Much heat has been generated over the award of the contract to build around 1,200 rail vehicles for the Thameslink route, basically the commuter service that runs between Bedford, central London and Brighton, to Siemens rather than to Bombardier, who would have built the trains at Derby, rather than in Germany.
But very little attention has thus far been paid to the conduct of Bombardier Transportation, which has not been universally beneficial to some of the European countries in which it operates – or no longer operates. Because this is a company with established form for buying up firms and then closing them down.
Bombardier told that its plants in Berlin were surplus to requirements: there was too much capacity and not enough demand. So the sites were left to Swiss manufacturer Stadler, who are expanding capacity by 50% and even adding an extra site to their facilities around the city.
Stadler, who had not previously been a serious player in the train building market, also benefited from Bombardier’s actions in Switzerland – a country, one might note, that is not in the EU – where the latter bought and then closed down companies like Schindler and SLM. The Swiss demand for Bombardier’s offerings has, not surprisingly, declined substantially.
Bombardier also ceased to be flavour of the month in Portugal, after they bought up Sorefame, whose distinctive Budd-style stainless finish can still be seen on many of the country’s trains, and then closed and asset-stripped the factory. Fortunately, substantial engineering capability was retained by operator CP at its Entroncamento site. A recent order for electric locomotives went to Siemens, not Bombardier.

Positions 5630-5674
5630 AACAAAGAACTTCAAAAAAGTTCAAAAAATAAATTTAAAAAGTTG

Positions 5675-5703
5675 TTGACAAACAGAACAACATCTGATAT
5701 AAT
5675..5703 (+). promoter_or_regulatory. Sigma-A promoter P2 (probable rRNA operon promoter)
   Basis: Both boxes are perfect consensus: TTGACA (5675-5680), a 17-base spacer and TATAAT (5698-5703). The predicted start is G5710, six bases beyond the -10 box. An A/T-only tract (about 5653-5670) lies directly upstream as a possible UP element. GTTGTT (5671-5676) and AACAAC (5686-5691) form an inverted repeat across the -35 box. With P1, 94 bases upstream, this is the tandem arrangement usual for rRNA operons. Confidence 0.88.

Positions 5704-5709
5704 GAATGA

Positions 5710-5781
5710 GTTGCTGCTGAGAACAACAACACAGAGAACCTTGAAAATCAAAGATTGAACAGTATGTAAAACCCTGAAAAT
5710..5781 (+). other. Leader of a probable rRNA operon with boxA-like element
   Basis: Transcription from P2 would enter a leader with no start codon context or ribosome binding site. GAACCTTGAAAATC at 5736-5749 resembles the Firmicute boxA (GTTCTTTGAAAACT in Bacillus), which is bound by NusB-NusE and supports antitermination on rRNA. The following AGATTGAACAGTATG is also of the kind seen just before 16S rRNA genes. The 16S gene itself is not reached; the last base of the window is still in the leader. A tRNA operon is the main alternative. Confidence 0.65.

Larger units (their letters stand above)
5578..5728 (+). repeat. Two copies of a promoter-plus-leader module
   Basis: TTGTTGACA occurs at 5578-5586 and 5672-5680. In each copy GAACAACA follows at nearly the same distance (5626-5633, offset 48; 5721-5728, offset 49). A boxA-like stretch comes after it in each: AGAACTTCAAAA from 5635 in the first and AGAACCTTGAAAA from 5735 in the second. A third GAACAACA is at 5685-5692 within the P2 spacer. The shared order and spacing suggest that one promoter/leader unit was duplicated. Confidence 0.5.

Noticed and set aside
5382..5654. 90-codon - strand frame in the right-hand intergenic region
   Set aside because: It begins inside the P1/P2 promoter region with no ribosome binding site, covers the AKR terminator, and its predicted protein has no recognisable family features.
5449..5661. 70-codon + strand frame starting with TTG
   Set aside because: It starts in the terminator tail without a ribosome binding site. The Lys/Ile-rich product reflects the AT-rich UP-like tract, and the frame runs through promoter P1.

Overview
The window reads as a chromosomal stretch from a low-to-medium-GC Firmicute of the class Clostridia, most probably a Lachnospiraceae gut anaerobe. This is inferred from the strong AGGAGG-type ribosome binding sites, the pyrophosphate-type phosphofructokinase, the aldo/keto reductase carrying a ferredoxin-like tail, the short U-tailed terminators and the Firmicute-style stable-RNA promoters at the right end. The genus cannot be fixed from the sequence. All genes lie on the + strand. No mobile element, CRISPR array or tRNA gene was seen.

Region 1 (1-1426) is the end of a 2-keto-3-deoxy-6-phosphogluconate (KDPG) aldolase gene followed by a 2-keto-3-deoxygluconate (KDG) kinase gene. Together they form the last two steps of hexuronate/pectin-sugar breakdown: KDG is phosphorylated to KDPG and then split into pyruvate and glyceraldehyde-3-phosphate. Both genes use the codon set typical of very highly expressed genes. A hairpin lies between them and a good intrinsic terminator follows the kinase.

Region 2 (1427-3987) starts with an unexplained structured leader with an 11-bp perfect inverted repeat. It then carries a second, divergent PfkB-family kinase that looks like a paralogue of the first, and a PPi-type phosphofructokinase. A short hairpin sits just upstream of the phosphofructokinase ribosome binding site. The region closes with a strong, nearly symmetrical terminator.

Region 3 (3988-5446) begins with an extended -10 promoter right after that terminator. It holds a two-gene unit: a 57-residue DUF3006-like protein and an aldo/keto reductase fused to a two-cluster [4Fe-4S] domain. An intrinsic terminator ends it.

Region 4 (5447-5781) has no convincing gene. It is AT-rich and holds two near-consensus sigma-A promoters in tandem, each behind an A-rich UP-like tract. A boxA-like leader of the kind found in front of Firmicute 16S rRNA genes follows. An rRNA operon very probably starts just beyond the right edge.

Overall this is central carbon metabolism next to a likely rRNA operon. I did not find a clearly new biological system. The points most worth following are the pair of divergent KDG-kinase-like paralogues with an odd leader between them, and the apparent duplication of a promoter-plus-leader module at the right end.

Which brings us back to the UK, where Bombardier have deliberately run down the works at Crewe – repair work ceased last year after management apparently lost interest, with machinery removal following – and many of the buildings have been demolished. The present work, on bogies and wheelsets, could end at any time.
And management at Bombardier will not be too fussed if Derby follows Crewe into a slow decline. Already rumours are rife that part or all of the Crewe site is to be sold off for other uses, and thus Bombardier will retain rights to the technology, maximise their return, and retain shareholder value. Meanwhile, politicians will squabble among themselves and miss the main event.
With the workforce, of course, screwed over either way. Such is life.
[Strangely, there was rather less fuss over French-owned Alstom ending their production of rail vehicles in the UK in 2005 when the former Metro-Cammell site at Washwood Heath, Birmingham was closed]
Lack of fuss Alstom vs Bombardier is I suspect equivalent to Rover vs BMW. Washwood Heath made crap trains, and bolted together French trains; Derby actually made good trains of its own design (the Electrostar series). Similarly, Rover at Longbridge was a basket case in the 1970s and everyone recognised that - if BMW had shipped out the tools from Cowley (its most efficient plant in Europe) to Germany and closed it, there would have been an outrage.
A little late - but in the interests of accuracy I should point out that your statment that "Bombardier told that its plants in Berlin were surplus to requirements" is not accurate - Bombardier was forced to sell (ie never owned) the Berlin j.v. (Stadler Pankow) - this occurred as part of its acquisition of Adtranz eg see http://europa.eu/rapid/press-release_IP-01-501_en.pdf
However I don't necessarily disagree with your analysis - for example look at the situation in Manage, Belgium http://www.eurofound.europa.eu/eiro/2000/04/feature/be0004309f.htm It is worth reading - though I will re-quote Belgian politician Elio Di Rupo from the article "an enterprise that uses the jobs argument as blackmail and then shows no consideration for its workers after it has obtained the contract is an unworthy enterprise."
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